What do the new Finance Act 2020 provisions mean for company tax liabilities?
New laws introduced as part the Finance Act 2020 mean that HMRC are now able to hold directors, shareholders, and other individuals associated with a company, liable for outstanding tax debts if the company becomes insolvent.
The rules are aimed to target those who have engaged in tax-avoidance or tax-evasion schemes, and those individuals who have a number of failed companies under their belt, each which has left an unpaid tax liability. For those company directors who have simply seen their company fall into an insolvent position through no fault of their own, a JLN is extremely unlikely to be issued.
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What does a JLN mean for personal liability?
If HMRC determine that the director, shareholder, shadow director, or other connected individual, should be held responsible for this unpaid tax debt, a joint liability notice – or JLN – can be issued.
This will make the individual jointly and severally liable for the tax liabilities of their insolvent company (or companies) meaning that HMRC will be able to ask the individual to repay the tax owed, rather than have to rely on the company having enough funds to do this.
Who can be issued with a JLN?
It is not just directors who can be issued with a JLN. In fact, anyone associated with the company can be given one depending on the situation. This includes:
- Shadow Directors;
- Lenders; and
- Other individuals
Who is at risk of a JLN?
As previously stated, JLNs are not issued to every director of an insolvent company who leaves behind unpaid tax. This ruling is designed to hold individuals who have participated in tax-avoidance or tax-evasion schemes, or those who have a history of liquidating companies in order to avoid paying tax.
1. Tax-avoidance and tax-evasion
Where tax-avoidance or tax-evasion is suspected, HMRC will need to investigate a number of avenues before a JLN can be issued. They will firstly need to be satisfied that the company has indeed entered into a tax-avoidance scheme or engaged in tax-evasion action, and that the company in question is either in an insolvency process, or is soon to be in one.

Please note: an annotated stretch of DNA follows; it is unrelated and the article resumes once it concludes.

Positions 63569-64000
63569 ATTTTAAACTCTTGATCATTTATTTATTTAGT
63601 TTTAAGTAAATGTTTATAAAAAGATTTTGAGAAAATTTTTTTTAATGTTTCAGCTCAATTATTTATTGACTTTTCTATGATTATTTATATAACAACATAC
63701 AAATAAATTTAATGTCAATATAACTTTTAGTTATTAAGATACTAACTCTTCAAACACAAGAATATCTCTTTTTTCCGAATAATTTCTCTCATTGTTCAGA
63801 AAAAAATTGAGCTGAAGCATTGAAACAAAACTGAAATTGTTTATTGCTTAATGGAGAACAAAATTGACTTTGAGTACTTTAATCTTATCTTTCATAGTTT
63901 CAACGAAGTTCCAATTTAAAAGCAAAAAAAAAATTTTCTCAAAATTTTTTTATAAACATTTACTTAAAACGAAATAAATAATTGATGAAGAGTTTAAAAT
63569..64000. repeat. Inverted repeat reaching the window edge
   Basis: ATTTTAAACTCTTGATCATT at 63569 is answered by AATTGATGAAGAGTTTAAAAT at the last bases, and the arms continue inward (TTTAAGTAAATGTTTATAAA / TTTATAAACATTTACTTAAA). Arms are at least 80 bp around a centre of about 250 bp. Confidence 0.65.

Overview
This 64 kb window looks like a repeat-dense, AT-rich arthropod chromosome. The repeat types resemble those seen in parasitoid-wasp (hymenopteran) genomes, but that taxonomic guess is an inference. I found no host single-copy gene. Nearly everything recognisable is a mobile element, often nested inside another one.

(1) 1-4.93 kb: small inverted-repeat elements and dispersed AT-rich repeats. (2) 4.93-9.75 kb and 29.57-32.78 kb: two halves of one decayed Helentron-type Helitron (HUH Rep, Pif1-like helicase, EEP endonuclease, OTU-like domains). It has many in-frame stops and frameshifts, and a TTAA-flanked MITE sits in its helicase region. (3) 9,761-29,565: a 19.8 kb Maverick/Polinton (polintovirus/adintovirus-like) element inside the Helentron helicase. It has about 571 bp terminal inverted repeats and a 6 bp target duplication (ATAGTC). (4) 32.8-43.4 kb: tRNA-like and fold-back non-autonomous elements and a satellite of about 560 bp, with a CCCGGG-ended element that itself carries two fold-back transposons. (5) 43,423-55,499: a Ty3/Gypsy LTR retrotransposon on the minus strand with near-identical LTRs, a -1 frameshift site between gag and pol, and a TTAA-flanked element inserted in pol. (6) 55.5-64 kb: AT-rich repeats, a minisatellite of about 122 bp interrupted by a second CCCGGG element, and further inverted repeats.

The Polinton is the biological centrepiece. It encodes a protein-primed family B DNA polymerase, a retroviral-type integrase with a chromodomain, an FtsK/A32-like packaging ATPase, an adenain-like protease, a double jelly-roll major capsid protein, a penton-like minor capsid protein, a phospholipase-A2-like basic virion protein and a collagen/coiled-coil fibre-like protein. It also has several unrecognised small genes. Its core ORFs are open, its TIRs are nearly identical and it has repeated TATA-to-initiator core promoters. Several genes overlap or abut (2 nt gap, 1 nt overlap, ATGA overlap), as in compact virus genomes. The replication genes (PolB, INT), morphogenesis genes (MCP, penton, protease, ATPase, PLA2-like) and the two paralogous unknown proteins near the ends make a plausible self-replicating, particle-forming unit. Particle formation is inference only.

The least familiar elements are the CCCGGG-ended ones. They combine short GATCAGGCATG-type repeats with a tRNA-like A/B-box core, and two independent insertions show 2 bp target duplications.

A JLN will only be able to be issued if there is – or is likely to be – a tax liability which can be traced back to the tax avoidance arrangements or to the tax evasive conduct which will remain unpaid once the company is liquidated, or the insolvency process is complete.
When a JLN is issued for instances of tax-avoidance or tax-evasion, it is not just those individuals who were responsible for entering the company into these schemes, or those who have received a direct benefit from the action who can be held liable.
JLNs can also be issued under what is known as a ‘second limb offence’. This encompasses those individuals who have taken part in, assisted with, or facilitated the tax-avoidance or tax-evasion schemes even if this was done for no personal benefit.
2. Repeated insolvency and non-payment cases
JLNs issued for repeated insolvencies aim to identify those individuals who have a track record of operating companies, running up tax liabilities, before liquidating these businesses and leaving the tax unpaid. Individuals given a JLN for instances of repeated insolvencies will be jointly and severally liable not just for any tax liabilities of the current company, but also for the tax liabilities of the previous companies.
This does not mean that all directors who have had more than one company running into financial difficulty and entering into an insolvency process will be issued with a JLN. These rules have not been put into place to ‘catch out’ directors who have seen their company (or companies) become insolvent as a result of factors beyond their control.
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In order for a JLN to be issued for repeated insolvencies and non-payment, the following must apply:
- At least two old companies must exist where the individual was a director, shadow director, or a participator during the five years ending with the day the JLN was issued
- Each of these companies must have either been liquidated, or entered into an alternative insolvency procedure
- Each of the old companies must have had either an outstanding tax liability, must have failed to submit a return or other document, or to make a declaration or application it was required to make in relation to the tax liability, or must have submitted a return or other document or had made a declaration or application, but omitted information that subsequently prevented HMRC from dealing with it adequately
- The new company – or ‘newco’ – must have been engaged in the same, or similar, trade or activity previously carried out by each of the old companies (or any two of them).
- The individual must currently be, or previously was, a director, shadow director, or participator, or is concerned whether directly or indirectly, or took part in, the management of the new company at any time during the five-year period.
- At least one of the old companies must have a tax liability and the total amount of the tax liabilities of the old companies must be more than £10,000 and comprise more than 50% of the old companies’ combined liabilities to unsecured creditors.